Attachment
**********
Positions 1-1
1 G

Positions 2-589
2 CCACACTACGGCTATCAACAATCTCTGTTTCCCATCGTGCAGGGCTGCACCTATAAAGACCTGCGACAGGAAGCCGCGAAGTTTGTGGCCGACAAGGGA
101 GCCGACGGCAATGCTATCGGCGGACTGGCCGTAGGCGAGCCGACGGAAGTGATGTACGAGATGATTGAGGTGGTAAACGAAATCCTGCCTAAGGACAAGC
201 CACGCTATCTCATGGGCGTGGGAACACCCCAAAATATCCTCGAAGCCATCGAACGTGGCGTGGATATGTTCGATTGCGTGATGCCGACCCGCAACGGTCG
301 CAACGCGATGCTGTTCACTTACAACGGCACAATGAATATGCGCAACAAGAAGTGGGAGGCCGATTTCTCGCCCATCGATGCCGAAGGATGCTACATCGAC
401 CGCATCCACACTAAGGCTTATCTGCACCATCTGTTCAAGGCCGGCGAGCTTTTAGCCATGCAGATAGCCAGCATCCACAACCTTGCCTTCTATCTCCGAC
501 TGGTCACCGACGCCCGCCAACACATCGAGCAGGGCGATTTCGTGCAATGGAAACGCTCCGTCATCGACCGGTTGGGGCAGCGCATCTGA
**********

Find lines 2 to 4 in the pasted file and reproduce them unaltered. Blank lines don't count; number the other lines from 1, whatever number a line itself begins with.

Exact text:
1 G

Positions 2-589
2 CCACACTACGGCTATCAACAATCTCTGTTTCCCATCGTGCAGGGCTGCACCTATAAAGACCTGCGACAGGAAGCCGCGAAGTTTGTGGCCGACAAGGGA